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How to Select Effective Fall Arrest Equipment

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Fall arrest equipment is required for any job that is higher than a certain measurement based on OSHA standards. For general construction, fall arrest equipment is required for anything over 4 feet, and on scaffolding fall arrest equipment is required for anything over 10 feet.

A safety harness and accessories are required because they are effective at providing the safety that workers need in case of slip or fall. If you require the use of fall arrest equipment on a job site, it is imperative to select the harness that is right for the job at hand so you stay safe and comfortable at all times.

Parts Needed for Complete Fall Arrest System

Roofing Anchor: Your fall arrest equipment has to have something to tie to, providing the support if ever there were a fall.

Anchors can either be permanent or temporary, based on how often fall arrest safety is needed for a specific setting.

Connecting Devices: Depending on the fall arrest system use, you will require either a lanyard, horizontal lifeline, vertical lifeline, or rope grab.

These are the parts of fall arrest equipment that attaches to both the harness and the anchor. Their job is to provide shock resistance and hold the individual using the fall arrest system until they can get to safety. Lifelines can be self-coiled or hand operated, depending on the job at hand.

Harness: The most defining part of a fall arrest system is the harness. This is the accessory that works to hold a worker in the air, offering support around the midsection and legs mostly.

A harness should be individualized based on an individual’s size, so they should be purchased for single person use. Use of a harness depends on D-rung location. The D-rung is the part of a harness that attaches to the connecting device, so it affects the positioning and use of fall arrest equipment.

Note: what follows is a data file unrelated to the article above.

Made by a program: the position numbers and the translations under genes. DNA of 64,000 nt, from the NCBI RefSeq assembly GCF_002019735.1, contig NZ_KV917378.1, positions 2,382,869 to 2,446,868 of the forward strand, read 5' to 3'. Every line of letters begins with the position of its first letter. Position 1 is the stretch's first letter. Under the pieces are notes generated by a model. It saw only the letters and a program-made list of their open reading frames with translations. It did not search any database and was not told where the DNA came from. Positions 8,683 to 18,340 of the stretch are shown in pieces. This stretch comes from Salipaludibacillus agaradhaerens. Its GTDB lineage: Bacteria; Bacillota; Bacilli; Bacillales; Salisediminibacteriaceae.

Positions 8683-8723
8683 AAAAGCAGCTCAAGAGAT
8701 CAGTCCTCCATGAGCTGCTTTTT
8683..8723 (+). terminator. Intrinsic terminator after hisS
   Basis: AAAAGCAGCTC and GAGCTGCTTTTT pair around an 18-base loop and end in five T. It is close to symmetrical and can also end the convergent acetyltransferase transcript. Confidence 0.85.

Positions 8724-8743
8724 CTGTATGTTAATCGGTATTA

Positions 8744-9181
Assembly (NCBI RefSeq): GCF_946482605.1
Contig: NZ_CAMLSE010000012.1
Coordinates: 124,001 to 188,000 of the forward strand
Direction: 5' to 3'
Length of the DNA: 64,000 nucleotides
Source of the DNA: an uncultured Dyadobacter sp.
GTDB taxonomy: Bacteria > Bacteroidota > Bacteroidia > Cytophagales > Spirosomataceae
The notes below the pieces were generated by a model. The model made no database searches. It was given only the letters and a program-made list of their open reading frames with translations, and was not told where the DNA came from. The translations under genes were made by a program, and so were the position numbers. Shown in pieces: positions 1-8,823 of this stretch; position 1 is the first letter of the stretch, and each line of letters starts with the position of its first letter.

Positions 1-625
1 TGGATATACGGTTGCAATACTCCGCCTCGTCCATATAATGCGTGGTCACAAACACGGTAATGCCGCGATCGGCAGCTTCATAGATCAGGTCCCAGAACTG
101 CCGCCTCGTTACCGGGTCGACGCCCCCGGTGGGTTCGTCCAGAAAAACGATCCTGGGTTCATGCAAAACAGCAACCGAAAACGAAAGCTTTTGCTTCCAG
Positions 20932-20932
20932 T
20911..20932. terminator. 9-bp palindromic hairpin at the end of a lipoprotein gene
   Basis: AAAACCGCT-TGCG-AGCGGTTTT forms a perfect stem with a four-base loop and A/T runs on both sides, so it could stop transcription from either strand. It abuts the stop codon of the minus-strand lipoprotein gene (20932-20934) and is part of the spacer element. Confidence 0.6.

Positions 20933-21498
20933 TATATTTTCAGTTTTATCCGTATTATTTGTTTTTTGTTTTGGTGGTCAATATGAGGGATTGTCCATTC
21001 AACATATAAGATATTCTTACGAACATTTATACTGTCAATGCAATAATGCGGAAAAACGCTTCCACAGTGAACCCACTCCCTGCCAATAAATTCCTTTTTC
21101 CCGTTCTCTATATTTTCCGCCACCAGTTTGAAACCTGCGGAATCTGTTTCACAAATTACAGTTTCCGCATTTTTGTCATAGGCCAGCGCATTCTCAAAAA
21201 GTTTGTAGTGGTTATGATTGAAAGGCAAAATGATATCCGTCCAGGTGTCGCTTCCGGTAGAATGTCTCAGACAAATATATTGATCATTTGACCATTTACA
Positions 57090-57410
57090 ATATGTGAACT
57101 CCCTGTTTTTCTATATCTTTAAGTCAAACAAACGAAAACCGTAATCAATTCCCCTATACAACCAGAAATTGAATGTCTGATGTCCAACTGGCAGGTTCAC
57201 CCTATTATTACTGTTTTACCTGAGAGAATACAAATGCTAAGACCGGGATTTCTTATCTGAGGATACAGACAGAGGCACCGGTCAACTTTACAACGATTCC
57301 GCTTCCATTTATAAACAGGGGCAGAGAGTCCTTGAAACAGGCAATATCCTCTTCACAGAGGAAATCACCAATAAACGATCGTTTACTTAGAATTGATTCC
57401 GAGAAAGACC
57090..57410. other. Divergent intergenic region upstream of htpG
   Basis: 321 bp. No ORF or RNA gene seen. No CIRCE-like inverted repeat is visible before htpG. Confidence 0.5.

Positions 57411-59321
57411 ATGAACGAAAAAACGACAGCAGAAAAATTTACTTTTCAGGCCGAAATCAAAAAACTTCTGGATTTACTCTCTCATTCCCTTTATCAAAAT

Different D-Rung Harness Placement for Different Jobs

Standard Harness: Your standard fall arrest harness will include a D-rung placed on the back, making jobs at high distances safe to perform. A standard harness can be used with rope descent, rope grab, and lifeline systems.

Climbing Harness: For jobs that include lots of climbing vertical lengths, a climbing harness is best. These include D-rung placement on the front of the harness, allowing for a fall away from the structure being climbed for a safe landing.

Front D-rung placement makes it easier to utilize a rope grab connecting device if that is what you prefer.

Positioning Harness: These harnesses are used in high jobs that require hands-free movement. The D-rungs are located on the hips, allowing attachment from either or both sides. They are otherwise referred to as ventral harness systems.

Retrieval Harness: For the fall arrest rescue or for drops in enclosed spaces like a stairwell, you may need the use of a retrieval type harness. These have D-rungs located on both shoulders, offering a connection from above.

Construction Belt Harness: Much like a positioning harness, this type offers D-rung support from the hips. The different is a construction belt, offering alternative attachment options, supportive padding, and accessory placement.

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